As far as the property values, I agree that this is an opportunity to make sure that if this is done well, it can protect and even increase our property values. I’m also very sympathetic to the people whose lives change. We know about lives changing and your home that you bought and built changing it’s experience because of transportation that comes around you. But if done properly, it can enhance your life and enhance your values. With US-89 expansion there, what we need to remember is that the whole project is beyond just Crestwood and Mutton Hollow. It effects the north and the south. And I’m impressed that UDOT put out several different options. I’ve also pressed them pretty hard to explain how each option coordinates one with another and how things like our active transportation plan will be taken into account. Will we have bike ways? Will we have frontage roads that are accessible to citizens who live on the east side, east and west side of 89?

On the West Davis Corridor- this project we’ve known about for a really long time. It’s finally, the plan is approved. And when you look at it, Kaysville is sitting on, probably, the best opportunity of all of the cities that are involved in it. We have the most room for growth down there. We have the most opportunity to capitalize on a great experience. It is in my back door but I am excited to make sure that what goes in benefits myself, benefits my community and is safe for our children who are going to go to school right by there.


James Hansen

Wow. Amen. Isn’t this good stuff? And I hope… I drive to work every day and I wish I could bike to work everyday. I came from Albuquerque prior to coming here and it was nice to ride 10 miles in and 10 miles out on a nice bike path where I felt safe and only had to cross a major street three times. Now, that tells you a little bit about some of my loves. I’m not an avid biker. It was just fun to do. But I appreciate what’s already been said and I absolutely agree with a lot of it. We have some unique opportunities

Road rage is a problem right now and it comes from grumpy commutes. Is that right? Do you think, “I just want to get home and be to the place I love.”  And when we’re thoughtful about that… as I’ve visited with people today, why do you love the west side? Why do you love some of the open spaces on the east side? Because they’re open. It’s what we enjoy. We do have an opportunity to be thoughtful but we need to move quick so it doesn’t just happen to us and we’re left behind. So, just think about some of those things It’s a neat opportunity.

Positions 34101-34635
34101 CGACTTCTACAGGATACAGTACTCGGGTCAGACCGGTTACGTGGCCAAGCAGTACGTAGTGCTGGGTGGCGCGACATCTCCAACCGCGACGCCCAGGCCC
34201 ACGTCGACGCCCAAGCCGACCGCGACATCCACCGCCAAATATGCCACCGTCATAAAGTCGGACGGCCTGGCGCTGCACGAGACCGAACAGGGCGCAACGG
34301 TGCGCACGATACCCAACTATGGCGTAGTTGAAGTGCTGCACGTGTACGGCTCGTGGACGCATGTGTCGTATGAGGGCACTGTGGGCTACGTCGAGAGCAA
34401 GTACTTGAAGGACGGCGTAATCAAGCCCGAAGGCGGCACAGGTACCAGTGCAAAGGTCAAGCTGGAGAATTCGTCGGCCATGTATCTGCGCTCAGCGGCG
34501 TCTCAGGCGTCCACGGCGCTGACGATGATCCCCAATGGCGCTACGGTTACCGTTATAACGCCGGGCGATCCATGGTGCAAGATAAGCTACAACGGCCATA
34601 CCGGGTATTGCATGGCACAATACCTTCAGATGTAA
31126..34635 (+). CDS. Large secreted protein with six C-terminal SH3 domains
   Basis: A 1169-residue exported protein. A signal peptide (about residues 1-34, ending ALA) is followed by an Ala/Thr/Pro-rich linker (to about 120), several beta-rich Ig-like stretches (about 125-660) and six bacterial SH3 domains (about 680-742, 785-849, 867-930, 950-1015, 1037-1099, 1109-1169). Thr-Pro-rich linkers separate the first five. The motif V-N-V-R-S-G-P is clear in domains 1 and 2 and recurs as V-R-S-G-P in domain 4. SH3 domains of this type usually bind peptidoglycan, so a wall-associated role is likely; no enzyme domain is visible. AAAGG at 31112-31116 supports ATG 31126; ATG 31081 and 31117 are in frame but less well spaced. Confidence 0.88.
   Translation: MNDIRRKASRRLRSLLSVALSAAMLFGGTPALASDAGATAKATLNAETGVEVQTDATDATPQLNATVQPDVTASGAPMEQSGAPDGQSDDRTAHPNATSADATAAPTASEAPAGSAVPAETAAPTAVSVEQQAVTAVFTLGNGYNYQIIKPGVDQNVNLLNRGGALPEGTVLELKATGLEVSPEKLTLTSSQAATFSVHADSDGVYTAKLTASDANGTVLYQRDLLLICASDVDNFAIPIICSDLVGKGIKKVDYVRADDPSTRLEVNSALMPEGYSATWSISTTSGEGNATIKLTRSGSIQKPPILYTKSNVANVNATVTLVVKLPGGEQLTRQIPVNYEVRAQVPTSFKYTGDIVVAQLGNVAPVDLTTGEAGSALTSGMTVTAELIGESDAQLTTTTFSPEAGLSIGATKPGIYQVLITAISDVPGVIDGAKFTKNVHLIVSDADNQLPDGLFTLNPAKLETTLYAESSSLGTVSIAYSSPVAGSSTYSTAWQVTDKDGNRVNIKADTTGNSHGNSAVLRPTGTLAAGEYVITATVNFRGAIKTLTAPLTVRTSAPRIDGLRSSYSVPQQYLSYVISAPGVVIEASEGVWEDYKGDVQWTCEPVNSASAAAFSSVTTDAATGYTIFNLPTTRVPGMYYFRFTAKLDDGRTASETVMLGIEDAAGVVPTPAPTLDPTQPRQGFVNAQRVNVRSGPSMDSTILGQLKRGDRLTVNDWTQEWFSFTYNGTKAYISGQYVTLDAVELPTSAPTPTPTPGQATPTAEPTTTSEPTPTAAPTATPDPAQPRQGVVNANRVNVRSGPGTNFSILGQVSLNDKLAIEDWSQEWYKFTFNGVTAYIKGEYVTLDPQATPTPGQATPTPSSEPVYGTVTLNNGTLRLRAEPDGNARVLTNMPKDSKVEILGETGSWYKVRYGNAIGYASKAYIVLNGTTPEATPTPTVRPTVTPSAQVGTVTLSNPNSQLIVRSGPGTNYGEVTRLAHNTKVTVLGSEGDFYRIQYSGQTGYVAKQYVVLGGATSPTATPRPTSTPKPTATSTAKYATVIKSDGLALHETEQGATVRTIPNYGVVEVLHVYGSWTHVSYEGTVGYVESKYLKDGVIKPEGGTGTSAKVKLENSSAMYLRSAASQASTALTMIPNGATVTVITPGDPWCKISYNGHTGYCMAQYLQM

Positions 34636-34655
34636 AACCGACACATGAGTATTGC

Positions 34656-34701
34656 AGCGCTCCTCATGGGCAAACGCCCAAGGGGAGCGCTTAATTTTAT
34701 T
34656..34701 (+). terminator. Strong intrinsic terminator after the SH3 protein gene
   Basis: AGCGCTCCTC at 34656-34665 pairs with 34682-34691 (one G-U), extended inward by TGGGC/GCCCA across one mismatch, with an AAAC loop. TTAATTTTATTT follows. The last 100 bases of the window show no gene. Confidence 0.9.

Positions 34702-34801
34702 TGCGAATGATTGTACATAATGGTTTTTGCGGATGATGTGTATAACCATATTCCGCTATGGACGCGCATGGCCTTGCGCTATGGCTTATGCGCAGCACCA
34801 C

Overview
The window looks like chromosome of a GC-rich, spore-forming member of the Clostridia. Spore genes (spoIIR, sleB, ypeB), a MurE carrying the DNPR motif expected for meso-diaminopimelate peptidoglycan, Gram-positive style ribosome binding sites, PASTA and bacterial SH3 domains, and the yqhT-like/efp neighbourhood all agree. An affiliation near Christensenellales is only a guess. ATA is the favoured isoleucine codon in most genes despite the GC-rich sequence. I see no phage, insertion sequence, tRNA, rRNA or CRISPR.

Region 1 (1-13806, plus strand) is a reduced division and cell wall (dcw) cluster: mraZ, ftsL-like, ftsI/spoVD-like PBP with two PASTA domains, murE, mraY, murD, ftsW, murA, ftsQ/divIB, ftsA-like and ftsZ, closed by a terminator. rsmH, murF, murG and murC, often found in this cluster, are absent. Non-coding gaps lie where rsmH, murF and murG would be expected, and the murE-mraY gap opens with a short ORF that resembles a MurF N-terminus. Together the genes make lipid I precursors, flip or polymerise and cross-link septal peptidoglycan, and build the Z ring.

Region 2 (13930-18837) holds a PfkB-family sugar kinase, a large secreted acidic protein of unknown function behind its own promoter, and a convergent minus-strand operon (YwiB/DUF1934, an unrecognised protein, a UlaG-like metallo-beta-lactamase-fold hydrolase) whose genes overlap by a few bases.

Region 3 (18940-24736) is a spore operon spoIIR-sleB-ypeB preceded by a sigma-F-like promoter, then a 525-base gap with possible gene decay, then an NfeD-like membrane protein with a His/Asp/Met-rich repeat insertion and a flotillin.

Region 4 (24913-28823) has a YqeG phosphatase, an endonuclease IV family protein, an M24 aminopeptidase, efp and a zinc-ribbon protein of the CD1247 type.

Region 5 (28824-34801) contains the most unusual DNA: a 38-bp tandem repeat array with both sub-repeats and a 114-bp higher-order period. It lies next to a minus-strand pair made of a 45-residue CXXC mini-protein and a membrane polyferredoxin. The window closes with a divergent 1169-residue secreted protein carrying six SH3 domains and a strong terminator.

I have to admit that I am looking forward to the west corridor because it will make getting home, for a lot of people, a little bit more comfortable. And if it’s planned right, it won’t be an eye sore but it can also bring in revenue. And I think this is a nice time for us to unify as a city, to join together, to make it known what is important to us and go after it. That is just what I think in a lot of different ways. There is some… I don’t know if that is a call to everyone else. I’m for definitely pushing these things forward, helping them out, making them happen and being a part of it. And to keep Kaysville, just like I said, a great place. But I agree with that too. There is plenty of great revenue opportunities. We all love the benefit that these resources bring so lets take advantage of them but do them in the right way. Thank you.


Randi von Bose

I’m going to take a minute and just focus on 89 because I know that’s an area that a lot of the citizens, right now, have concerns about. In my time attending city council I’ve seen UDOT come and do a presentation on what their tentative plans are for 89 and then there’s been the open house recently. I will be honest and tell you that the feeling that I got  was that UDOT, while they’re taking information in, they also have very set ideals of what they want. And UDOT does not have an oversight committee. That was one question I specifically asked during the UDOT meeting was, “Who are you accountable to?”  And they are accountable to their UDOT manager but that is it. Really, ultimately, the people who have control over UDOT are going to be our state representatives

In running, one of my views of my role as a city council person will be to lobby for the city. My job will be to be in contact with those people representing us on a state level and making sure that they know what the needs of our citizens are and passing that down because they’re the ones who will have control over UDOT. They are the ones who hold those purse strings. We, as a city, can gather together- and I think that is absolutely needed and absolutely wonderful- but in order to really effect change, we have to take it to the next level and that is what I would like my role to be.